TMA, AMA Want to Lift Ban on New Physician-Owned Hospitals

TMA and the American Medical Association aren't too thrilled with legal limitations placed on the expansion of physician-owned hospitals. The organizations told Congress just that in a letter of support for HR 2513, legislation introduced by Reps. Sam Johnson (R-Texas) and Ruben Hinojosa (D-Texas) that would partially lift the ban on new physician-owned hospitals and also address limitations on the growth of existing facilities. 

The Congressional Research Service's summary of the bill indicates the Promoting Access, Competition, and Equity Act of 2015, or PACE Act, amends Medicare "to ease application criteria and procedures for physician-owned hospitals to expand their facilities. Under current law, expansion of physician-owned hospitals is subject to certain limitations, such as those regarding the extent and frequency of expansion and requiring community output. The bill suspends these limitations with respect to applications for expansion filed before October 1, 2019."

The bill also "exempts physician-owned hospitals from specified documentation and coding adjustments, and extends reductions in certain inflationary increases associated with Medicare payments for inpatient hospital services."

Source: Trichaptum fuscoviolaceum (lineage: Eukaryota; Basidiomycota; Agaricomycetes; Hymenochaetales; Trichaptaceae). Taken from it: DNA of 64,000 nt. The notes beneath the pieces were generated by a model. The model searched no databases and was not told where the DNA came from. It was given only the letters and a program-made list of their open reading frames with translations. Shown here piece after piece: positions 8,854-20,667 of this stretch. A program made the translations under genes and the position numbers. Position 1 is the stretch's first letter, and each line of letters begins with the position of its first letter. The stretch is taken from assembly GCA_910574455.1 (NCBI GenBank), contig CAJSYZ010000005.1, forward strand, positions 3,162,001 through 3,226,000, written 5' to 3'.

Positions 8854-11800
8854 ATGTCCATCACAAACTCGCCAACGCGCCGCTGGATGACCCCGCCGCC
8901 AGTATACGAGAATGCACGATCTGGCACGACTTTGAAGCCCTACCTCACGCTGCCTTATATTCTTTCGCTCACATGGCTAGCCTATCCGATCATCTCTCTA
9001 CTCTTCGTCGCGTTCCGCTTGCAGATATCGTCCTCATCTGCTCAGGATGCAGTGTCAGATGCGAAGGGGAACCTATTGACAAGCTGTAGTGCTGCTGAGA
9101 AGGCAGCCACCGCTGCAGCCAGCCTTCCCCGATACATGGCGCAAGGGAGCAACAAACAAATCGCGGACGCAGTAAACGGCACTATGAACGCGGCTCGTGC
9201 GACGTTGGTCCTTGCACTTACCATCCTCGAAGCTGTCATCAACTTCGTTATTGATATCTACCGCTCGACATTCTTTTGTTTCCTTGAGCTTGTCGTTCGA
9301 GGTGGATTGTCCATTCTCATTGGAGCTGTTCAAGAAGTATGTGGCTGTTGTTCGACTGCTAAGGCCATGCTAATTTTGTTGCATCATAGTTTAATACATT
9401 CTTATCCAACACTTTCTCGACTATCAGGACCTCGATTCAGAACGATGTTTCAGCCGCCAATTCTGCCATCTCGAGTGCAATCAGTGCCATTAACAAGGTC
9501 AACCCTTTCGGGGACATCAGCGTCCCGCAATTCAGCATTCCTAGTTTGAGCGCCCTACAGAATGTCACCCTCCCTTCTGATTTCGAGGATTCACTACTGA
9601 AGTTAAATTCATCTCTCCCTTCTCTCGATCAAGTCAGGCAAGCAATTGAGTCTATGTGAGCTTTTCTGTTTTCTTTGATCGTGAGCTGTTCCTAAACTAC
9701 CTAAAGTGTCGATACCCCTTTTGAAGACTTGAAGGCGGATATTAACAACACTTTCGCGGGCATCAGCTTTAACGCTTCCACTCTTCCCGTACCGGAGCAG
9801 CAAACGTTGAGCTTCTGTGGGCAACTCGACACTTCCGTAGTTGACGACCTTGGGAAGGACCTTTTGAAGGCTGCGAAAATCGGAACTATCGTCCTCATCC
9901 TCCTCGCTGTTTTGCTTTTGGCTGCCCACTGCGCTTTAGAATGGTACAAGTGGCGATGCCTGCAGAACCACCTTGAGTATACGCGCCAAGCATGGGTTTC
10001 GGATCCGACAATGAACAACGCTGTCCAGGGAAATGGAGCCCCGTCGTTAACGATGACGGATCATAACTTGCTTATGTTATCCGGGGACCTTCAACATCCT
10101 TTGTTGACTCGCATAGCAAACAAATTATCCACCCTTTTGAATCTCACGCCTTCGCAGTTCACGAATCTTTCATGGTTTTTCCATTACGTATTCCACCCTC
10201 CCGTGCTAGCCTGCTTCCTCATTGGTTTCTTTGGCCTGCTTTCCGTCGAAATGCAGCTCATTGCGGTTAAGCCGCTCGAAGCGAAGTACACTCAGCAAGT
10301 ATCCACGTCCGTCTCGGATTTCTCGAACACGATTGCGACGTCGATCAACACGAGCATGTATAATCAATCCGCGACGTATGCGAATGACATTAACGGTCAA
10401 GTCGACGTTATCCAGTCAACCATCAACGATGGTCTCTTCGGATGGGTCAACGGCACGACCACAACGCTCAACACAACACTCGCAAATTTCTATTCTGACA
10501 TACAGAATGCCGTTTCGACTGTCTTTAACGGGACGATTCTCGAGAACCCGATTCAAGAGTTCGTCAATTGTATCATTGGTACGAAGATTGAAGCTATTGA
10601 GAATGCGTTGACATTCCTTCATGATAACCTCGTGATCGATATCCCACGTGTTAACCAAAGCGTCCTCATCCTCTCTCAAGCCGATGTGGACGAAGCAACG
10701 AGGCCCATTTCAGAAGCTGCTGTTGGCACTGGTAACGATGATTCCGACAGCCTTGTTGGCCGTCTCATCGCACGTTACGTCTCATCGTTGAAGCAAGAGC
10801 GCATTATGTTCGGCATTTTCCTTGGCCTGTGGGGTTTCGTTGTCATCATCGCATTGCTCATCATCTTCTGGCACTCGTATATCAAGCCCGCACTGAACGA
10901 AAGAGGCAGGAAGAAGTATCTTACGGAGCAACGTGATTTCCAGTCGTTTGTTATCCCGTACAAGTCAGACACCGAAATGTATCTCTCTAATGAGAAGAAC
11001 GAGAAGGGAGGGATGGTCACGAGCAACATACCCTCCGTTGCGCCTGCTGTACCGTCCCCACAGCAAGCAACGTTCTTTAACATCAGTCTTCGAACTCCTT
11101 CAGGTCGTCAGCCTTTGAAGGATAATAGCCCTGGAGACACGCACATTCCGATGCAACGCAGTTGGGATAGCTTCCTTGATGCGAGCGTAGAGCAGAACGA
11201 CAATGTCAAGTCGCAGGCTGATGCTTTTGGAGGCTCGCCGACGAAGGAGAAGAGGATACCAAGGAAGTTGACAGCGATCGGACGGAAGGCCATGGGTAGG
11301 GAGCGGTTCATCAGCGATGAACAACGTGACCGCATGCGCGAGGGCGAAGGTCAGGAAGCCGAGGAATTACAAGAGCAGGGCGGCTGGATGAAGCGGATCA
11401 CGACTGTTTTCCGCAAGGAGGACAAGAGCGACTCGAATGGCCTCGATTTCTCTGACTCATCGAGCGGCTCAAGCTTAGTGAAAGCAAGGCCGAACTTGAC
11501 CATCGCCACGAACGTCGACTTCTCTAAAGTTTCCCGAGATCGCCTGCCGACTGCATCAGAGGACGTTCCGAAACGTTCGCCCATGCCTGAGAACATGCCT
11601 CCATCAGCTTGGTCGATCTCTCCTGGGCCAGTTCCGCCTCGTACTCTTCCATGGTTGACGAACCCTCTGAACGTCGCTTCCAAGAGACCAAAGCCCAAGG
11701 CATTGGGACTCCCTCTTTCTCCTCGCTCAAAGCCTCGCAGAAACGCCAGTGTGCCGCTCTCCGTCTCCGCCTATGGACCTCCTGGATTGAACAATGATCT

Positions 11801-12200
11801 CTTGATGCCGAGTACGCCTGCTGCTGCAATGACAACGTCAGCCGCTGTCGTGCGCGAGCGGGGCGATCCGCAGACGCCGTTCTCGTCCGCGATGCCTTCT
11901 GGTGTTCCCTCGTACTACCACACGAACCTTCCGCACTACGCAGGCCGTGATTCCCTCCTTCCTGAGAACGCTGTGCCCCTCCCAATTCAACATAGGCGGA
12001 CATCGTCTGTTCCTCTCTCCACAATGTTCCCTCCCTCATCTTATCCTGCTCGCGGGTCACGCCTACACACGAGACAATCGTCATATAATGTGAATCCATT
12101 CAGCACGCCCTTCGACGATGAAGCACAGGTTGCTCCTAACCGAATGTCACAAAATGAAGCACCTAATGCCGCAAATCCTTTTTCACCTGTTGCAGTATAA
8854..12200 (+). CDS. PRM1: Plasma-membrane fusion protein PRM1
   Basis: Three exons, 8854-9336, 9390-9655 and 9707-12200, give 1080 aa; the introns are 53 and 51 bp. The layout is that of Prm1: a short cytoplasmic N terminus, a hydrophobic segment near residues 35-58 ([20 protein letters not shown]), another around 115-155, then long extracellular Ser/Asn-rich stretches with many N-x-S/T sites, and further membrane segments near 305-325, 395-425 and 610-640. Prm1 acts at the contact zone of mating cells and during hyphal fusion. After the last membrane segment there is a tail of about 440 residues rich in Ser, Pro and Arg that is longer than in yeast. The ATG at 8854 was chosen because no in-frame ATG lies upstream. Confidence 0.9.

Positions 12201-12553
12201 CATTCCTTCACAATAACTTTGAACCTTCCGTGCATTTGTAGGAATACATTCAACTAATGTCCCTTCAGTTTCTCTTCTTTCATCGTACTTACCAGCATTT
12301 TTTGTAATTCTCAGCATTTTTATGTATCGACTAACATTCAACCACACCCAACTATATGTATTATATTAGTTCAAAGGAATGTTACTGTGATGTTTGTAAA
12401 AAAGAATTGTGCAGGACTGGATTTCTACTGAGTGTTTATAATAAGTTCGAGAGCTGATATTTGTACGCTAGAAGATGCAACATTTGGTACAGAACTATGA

In the letter, TMA, AMA, and 40 other medical societies and organizations say they oppose the provision in the Affordable Care Act that "strictly prohibits any new physician-owned hospitals from participating in Medicare and Medicaid." The organizations add that provision of ACA creates an "unlevel playing field in the health care system for one particular model of hospital ownership."

"The inability of physician-owned hospitals to address the growing demand for high quality health care services in their community is bad for our entire health care system and does nothing but penalize patients who should have the right to receive care at the hospital of their choice," the letter states. 

Action, Dec. 15, 2015